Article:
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I'm eating granola out of a paper cup with a plastic baby spoon, on the tenth floor of a Marriot in downtown St. Louis. I'm drinking sauvignon blanc out of a plastic cup, wondering if this makes me trashy or resourceful. Speaking of trash, the worldwide human population produces 2.6 trillion pounds of garbage every year. I imagine a trash barge floating off the pacific coast, spilling over with human refuse, my tiny blue plastic baby spoon balanced precariously on top.
An older gentleman called me "charming" today, which is either an unlikely compliment or a sign of very poor judgement. He had a scraggly grey beard and large, yellowed teeth. Like a donkey, I thought. Exactly like the donkey from Shrek.
When the pandemic was in its thickest, I read about folks being condemned to hotel rooms for ten days at a time. Fed through a crack in the door and losing themselves in the black triad of cell phone + laptop + television. The real dark triad is a theory of personality that encompasses psychopathy, narcissism, and Machiavellianism. Sadism was later added, making the dark triad a tetrad, but who's counting. If any of us cared to look hard enough at ourselves, we'd all find trace-to-significant amounts of all sorts of dark stuff. We probably should look at ourselves hard enough to see the dark stuff. Darkness only grows in the dark, after all.
I'm in St. Louis for work, but that's not exactly interesting. I essentially stood and sat and talked and listened all day. One man, dressed as some sort of diseased monster, gave me a sticker. Another gave me a pin. Another pointed me in the direction of a cart making donuts on the spot, and yet another looked at me sideways over his wire-rimmed glasses and said, you're so charming.
I'm in St. Louis at a tradeshow for Halloween haunts, so there is fake blood (or maybe real blood, I'm certainly not checking), and costumes; lights and fog machines. It's a look under the hood of haunted attractions, and the more you look at a scary thing, the less scary it is. It's all smoke and mirrors and clever engineering. A logistical wonder or nightmare, depending. One man proudly told me about a night when he, dressed in his outfit of horror, working at a haunted trail, scared a woman so badly she shit herself. He was proud, and why shouldn't he be? I've never made anyone shit before, not that I want to.
I'm in St. Louis at a tradeshow for Halloween haunts, so I'm learning more about haunts than I ever cared to know. How long it takes to build a corpse that pops out of a coffin and screams; how much it costs to purchase a fake tongue ($50, but I didn't negotiate), how much space is needed, how many actors, which insurance haunters prefer, how they remove their makeup, how they sell tickets, how they file taxes, how they capitalize on other holidays like Christmas or Valentine's Day, whether or not they allow kids, whether or not they require waivers, how they advertise, how they stay up until 2 or 3 a.m. every night in October in an effort to hold everything together.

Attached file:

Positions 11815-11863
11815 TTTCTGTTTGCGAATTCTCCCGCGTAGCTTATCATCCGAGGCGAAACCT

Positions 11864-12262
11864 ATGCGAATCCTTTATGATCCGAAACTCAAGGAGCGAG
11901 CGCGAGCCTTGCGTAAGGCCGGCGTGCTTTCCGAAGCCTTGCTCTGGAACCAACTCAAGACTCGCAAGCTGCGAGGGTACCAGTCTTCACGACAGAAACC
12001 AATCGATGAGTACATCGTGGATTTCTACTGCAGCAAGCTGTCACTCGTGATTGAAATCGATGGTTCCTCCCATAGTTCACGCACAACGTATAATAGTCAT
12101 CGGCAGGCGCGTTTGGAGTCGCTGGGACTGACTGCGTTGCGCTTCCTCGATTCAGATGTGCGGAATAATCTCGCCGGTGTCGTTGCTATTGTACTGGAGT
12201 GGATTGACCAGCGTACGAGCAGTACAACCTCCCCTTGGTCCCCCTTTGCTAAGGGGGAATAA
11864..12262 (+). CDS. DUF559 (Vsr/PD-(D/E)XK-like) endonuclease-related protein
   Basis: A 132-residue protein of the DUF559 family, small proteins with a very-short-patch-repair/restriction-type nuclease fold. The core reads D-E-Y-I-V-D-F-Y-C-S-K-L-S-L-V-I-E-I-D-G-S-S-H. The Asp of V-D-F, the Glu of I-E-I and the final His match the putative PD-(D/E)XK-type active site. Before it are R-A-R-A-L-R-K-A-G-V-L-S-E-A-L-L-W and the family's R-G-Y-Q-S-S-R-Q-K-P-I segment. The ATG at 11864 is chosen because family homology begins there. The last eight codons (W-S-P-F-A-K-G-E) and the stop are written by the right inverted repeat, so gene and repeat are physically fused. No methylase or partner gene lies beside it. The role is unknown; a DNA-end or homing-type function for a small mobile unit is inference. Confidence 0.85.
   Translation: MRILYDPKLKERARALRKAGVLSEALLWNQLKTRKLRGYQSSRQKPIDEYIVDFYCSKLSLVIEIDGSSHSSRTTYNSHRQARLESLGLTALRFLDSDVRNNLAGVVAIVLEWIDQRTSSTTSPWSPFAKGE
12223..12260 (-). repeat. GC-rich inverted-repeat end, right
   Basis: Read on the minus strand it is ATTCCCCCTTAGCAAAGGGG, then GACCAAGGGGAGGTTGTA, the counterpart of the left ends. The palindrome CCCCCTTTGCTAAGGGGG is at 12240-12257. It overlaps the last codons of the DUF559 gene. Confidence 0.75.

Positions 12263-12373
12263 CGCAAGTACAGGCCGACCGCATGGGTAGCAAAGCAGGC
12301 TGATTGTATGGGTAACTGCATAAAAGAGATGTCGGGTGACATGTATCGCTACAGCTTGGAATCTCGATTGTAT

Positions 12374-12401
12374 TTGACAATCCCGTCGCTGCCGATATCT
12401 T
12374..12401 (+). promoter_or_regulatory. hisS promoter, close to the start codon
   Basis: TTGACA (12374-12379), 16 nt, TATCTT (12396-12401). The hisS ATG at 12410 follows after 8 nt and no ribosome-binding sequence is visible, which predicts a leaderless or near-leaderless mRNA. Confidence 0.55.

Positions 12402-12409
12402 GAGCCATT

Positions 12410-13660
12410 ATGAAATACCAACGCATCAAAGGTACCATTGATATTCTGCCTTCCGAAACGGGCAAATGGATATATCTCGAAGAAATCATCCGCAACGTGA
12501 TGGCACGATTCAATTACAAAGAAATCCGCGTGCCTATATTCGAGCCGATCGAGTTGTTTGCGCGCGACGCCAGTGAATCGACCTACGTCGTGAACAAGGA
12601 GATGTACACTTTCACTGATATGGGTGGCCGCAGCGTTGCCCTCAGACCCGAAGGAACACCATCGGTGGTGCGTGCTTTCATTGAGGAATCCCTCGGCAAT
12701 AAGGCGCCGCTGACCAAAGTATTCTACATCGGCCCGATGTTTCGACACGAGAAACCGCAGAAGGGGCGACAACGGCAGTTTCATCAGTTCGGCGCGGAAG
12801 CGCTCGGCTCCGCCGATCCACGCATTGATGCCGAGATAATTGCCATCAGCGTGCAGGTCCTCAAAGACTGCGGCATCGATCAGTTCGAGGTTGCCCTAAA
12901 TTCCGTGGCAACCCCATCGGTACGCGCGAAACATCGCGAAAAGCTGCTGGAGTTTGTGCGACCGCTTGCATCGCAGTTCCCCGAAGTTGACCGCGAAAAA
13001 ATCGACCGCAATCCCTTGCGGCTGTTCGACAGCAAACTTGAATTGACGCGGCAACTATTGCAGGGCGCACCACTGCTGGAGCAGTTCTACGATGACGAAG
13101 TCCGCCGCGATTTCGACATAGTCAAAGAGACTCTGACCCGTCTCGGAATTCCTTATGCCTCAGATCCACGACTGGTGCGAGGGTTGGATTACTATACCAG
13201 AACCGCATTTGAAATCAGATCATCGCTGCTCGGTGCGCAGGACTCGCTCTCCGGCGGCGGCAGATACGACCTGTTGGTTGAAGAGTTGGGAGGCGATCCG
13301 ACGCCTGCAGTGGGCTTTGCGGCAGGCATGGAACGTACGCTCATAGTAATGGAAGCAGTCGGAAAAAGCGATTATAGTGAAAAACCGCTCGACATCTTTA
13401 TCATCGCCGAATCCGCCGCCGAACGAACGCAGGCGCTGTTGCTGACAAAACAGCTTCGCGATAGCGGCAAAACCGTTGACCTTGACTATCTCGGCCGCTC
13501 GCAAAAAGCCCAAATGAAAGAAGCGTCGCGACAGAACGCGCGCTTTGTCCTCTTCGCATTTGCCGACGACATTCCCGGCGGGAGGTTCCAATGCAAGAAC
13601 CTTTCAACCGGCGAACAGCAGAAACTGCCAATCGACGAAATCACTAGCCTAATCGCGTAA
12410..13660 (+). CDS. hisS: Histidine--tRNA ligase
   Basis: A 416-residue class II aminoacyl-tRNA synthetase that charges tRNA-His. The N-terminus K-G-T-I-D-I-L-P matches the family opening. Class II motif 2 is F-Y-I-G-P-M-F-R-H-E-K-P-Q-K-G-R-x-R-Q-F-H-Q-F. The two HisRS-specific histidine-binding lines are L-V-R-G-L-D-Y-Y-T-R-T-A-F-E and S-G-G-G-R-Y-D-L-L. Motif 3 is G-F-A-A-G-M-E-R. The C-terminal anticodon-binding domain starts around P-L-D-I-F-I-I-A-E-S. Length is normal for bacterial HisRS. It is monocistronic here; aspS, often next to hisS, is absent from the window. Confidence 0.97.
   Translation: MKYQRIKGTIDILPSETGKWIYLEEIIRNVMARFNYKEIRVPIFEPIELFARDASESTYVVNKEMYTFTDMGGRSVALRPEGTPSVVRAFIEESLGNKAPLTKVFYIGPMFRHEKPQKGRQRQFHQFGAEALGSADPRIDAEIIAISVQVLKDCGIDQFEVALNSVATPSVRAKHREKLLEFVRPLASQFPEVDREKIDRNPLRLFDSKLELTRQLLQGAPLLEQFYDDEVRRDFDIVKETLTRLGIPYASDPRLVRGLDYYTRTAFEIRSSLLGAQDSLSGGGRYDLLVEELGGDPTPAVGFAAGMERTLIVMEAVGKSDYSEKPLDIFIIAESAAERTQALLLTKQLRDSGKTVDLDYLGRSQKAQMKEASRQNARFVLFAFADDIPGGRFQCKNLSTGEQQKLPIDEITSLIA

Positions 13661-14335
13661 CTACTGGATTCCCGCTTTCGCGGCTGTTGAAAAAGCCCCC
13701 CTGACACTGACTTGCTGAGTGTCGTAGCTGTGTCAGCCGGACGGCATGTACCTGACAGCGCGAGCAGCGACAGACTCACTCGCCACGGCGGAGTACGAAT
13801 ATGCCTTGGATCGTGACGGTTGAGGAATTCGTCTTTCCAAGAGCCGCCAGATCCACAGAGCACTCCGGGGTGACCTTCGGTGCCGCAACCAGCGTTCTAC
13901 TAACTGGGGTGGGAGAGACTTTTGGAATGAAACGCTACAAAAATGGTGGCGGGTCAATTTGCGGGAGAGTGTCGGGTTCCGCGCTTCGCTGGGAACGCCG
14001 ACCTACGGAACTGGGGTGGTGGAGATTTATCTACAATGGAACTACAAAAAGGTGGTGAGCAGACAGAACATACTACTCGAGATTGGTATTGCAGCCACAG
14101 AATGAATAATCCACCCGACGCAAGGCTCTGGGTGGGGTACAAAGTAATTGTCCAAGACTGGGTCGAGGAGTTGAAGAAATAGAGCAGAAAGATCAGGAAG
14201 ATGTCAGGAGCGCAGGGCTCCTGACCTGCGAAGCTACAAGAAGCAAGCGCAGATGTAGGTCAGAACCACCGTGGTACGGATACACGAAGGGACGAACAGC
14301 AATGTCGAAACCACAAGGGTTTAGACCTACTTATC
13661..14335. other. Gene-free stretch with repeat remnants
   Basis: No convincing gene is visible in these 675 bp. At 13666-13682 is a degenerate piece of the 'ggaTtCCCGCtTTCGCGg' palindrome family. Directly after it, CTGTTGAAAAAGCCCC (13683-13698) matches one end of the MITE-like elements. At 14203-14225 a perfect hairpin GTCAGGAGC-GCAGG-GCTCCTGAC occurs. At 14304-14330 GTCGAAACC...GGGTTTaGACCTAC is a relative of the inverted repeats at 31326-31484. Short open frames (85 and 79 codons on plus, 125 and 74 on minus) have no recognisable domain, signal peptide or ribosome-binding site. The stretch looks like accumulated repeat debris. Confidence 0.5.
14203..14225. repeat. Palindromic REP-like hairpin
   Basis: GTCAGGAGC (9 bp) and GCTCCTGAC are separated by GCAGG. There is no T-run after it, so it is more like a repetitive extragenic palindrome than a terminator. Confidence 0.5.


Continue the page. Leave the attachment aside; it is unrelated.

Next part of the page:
I just learned about the Dark Triad from Dr. Delroy Paulhus, who coined the term “Dark Triad” back in 2002. The three dark traits (psychopathy, narcissism, and Machiavellianism) all share a common undercurrent, which is a total lack of empathy. Psychopathy is the most interesting to me, and is characterized by a lack of empathy and remorse. Psychopaths generally cause more harm to others than they do to themselves, and they're not sorry about it. The night after I learned about the dark triad, I had a dream that my best friend killed his doctor by cutting his leg off at the knee, and then fled to Mexico. The police detained me, and in the midst of their questioning, I woke up in a cold sweat. The kind of person who would kill his doctor and not feel a thing is a consummate psychopath.
Machiavellians manipulative others to achieve their own goals, and is generally connected to those with high intelligence. Narcissism is characterized by excessive self-regard and heightened arrogance. You probably know a few narcissists and they're probably annoying, though not dangerous. Extreme narcissists can become emotionally abusive or even violent when they aren’t given the special treatment they believe is deserved. I dated a mild narcissist once, who told me that he would be a "legend" one day, and that, when he dies, he's going to have his body frozen so that someday, he can be brought back to life.
The dark triad has almost nothing to do with the Halloween show, although I did see some pretty dark stuff. Most people I met were kind, approachable, and looking for ways to make their businesses better. I did see a man fondling a fake bloody hatchet, and another stroking a bloody mannequin, and another who asked me, "Are you a Yankee?" and when I told him that I live in California, he answered, "Even worse." Not everyone is pleasant to be around, and working with people all day, every day, has only hardened my already stiff notion that cats are better company than most sentient humans.
I was eating granola out of a paper cup with a plastic baby spoon, on the tenth floor of a Marriot in downtown St. Louis because I was tired. I stared at the wall as I chomped noisily, my eyes crossing in and out of focus. Earlier that day, a Santa decked out in full horror followed me as I walked from the bathroom back to my booth on the trade show floor. "I'm going where you're going," he said, and winked. Yikes, I thought, no thank you. Later, I saw him standing outside the convention center, asking for cash to help him "buy the children Christmas gifts." He was dark, I decided, more than the guy fondling the hatchet or the other guy stroking the gruesome mannequin. I wondered if he felt as sad as he looked, or if he runs from it, or drowns it, or medicates his darkness away, like so many of us do.
Darkness only grows in the dark, after all.